Movie Review | Fiela se Kind 
How do you write a move review when you have no words as a result of the movie leaving you speechless? If that has not persuaded you to go and see Fiela se Kind, (Fiela's child) - currently showing at Cinema Nouveau and based on Dalene Matthee's novel of the same name - then let me try with words.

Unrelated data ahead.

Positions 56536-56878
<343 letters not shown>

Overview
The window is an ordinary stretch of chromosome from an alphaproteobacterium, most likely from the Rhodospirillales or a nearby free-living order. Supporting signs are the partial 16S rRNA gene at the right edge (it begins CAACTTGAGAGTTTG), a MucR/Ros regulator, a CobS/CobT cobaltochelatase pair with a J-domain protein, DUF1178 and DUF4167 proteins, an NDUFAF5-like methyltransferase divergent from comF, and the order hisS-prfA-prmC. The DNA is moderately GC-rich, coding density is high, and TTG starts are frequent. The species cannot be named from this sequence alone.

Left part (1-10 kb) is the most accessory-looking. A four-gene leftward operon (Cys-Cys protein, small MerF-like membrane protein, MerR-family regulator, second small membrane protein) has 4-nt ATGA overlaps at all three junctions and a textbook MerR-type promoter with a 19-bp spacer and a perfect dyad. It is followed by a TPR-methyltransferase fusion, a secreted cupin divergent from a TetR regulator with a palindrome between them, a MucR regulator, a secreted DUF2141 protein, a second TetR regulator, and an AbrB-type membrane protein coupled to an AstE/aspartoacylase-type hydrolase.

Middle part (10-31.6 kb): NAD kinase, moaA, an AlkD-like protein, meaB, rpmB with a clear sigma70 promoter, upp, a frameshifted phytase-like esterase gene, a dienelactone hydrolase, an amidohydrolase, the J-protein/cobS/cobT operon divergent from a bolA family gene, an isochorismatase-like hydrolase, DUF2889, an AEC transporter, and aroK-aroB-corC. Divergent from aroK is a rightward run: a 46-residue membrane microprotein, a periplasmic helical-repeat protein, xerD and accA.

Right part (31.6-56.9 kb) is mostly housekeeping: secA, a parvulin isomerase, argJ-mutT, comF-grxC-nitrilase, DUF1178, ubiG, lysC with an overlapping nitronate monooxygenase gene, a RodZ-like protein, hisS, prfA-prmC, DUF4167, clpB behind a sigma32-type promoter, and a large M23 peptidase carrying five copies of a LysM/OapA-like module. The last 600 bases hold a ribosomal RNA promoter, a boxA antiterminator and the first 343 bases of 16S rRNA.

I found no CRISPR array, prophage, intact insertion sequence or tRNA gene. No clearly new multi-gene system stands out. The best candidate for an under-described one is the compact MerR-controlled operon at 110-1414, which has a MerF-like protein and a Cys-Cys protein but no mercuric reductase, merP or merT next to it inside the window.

My judgement of this movie is purely on its own merits - I am not comparing it to the 1988 version which I have not seen, but which comes with its own commendation. Just a disclaimer - my response to this movie is tinged with nostalgia as Dalene Matthee was part of my Afrikaans reading list in High School. There is also something quite special about watching a movie with subtitles - enabling a connection with and an appreciation of a language foreign to your mother tongue. The setting for Fiela se Kind is 1865 and the arid Langekloof mountain region of the Karoo and the town of Knysna. The opening scenes are of Fiela Komoetie, a Coloured woman, finding a lost 3 year toddler on her doorstep and raising him as her own, naming him Benjamin. That is until the White census officials from Knysna discover him at the age of 9 and remove him from Fiela's family, as it is simply wrong for a white child to live with a coloured family. By order of the Knysna Magistrate, Benjamin is forced to live with the Van Rooyen's, a family of woodcutters in the Knysna forest, as he is allegedly their missing son, Lukas van Rooyen. The movie's plot develops with suspenseful gentleness and pathos, combined with powerful character nuances and contrasts that are masterful. (You will need tissues). The setting, locations and visual emotions tell as much of the story as the dialogue. Fiela (Zenobia Kloppers) plays a complex role with sensitivity, strength, credibility and integrity. This is a drama that powerfully and beautifully conveys the fierce all-consuming love of a mother who loves a child as her own and the impact that has on the family and the child. For the analytical over-thinkers among us, there are likely to be a couple of unanswered questions, but do not let that detract from a deeply moving and well-crafted story. And you can always read the novel (which has been translated into English) where some of those questions might be explored in more detail - because as the saying goes: 'The book is generally better than the movie.' Maybe it's because I am a mother, but Dalene Matthee's clever exploration and insights of a small part of life in South Africa in the late 19th century, through the medium of story, will challenge your thinking and settle in your heart. And in my opinion, Director, Brett Michael Innes, does a superb job of portraying and translating that visually through the medium of film.